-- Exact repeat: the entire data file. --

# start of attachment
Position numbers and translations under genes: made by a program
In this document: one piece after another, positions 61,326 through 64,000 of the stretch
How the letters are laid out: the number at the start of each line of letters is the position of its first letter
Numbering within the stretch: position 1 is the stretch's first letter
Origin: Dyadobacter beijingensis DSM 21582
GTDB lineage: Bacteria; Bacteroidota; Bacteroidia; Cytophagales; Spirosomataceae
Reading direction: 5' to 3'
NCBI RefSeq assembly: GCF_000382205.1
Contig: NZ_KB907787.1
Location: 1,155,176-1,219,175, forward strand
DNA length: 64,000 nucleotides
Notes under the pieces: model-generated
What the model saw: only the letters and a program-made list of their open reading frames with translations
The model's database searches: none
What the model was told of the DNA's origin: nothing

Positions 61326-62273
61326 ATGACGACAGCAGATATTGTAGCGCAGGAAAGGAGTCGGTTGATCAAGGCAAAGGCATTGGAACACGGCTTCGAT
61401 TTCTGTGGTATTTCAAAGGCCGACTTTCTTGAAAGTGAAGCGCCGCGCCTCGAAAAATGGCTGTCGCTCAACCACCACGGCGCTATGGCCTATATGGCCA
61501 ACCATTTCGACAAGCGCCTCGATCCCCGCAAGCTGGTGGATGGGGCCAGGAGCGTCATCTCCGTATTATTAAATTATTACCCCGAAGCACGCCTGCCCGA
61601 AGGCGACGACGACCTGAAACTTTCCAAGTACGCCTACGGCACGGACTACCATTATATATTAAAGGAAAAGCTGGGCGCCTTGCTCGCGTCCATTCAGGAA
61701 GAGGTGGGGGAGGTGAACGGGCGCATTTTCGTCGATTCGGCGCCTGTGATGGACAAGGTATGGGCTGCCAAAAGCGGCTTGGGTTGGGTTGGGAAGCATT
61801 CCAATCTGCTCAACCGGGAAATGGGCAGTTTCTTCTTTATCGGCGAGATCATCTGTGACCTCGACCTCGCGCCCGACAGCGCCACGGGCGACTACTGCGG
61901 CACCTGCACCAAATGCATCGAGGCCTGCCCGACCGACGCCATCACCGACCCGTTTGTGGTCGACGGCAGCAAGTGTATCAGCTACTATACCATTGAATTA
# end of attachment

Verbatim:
Position numbers and translations under genes: made by a program
In this document: one piece after another, positions 61,326 through 64,000 of the stretch
How the letters are laid out: the number at the start of each line of letters is the position of its first letter
Numbering within the stretch: position 1 is the stretch's first letter
Origin: Dyadobacter beijingensis DSM 21582
GTDB lineage: Bacteria; Bacteroidota; Bacteroidia; Cytophagales; Spirosomataceae
Reading direction: 5' to 3'
NCBI RefSeq assembly: GCF_000382205.1
Contig: NZ_KB907787.1
Location: 1,155,176-1,219,175, forward strand
DNA length: 64,000 nucleotides
Notes under the pieces: model-generated
What the model saw: only the letters and a program-made list of their open reading frames with translations
The model's database searches: none
What the model was told of the DNA's origin: nothing

Positions 61326-62273
61326 ATGACGACAGCAGATATTGTAGCGCAGGAAAGGAGTCGGTTGATCAAGGCAAAGGCATTGGAACACGGCTTCGAT
61401 TTCTGTGGTATTTCAAAGGCCGACTTTCTTGAAAGTGAAGCGCCGCGCCTCGAAAAATGGCTGTCGCTCAACCACCACGGCGCTATGGCCTATATGGCCA
61501 ACCATTTCGACAAGCGCCTCGATCCCCGCAAGCTGGTGGATGGGGCCAGGAGCGTCATCTCCGTATTATTAAATTATTACCCCGAAGCACGCCTGCCCGA
61601 AGGCGACGACGACCTGAAACTTTCCAAGTACGCCTACGGCACGGACTACCATTATATATTAAAGGAAAAGCTGGGCGCCTTGCTCGCGTCCATTCAGGAA
61701 GAGGTGGGGGAGGTGAACGGGCGCATTTTCGTCGATTCGGCGCCTGTGATGGACAAGGTATGGGCTGCCAAAAGCGGCTTGGGTTGGGTTGGGAAGCATT
61801 CCAATCTGCTCAACCGGGAAATGGGCAGTTTCTTCTTTATCGGCGAGATCATCTGTGACCTCGACCTCGCGCCCGACAGCGCCACGGGCGACTACTGCGG
61901 CACCTGCACCAAATGCATCGAGGCCTGCCCGACCGACGCCATCACCGACCCGTTTGTGGTCGACGGCAGCAAGTGTATCAGCTACTATACCATTGAATTA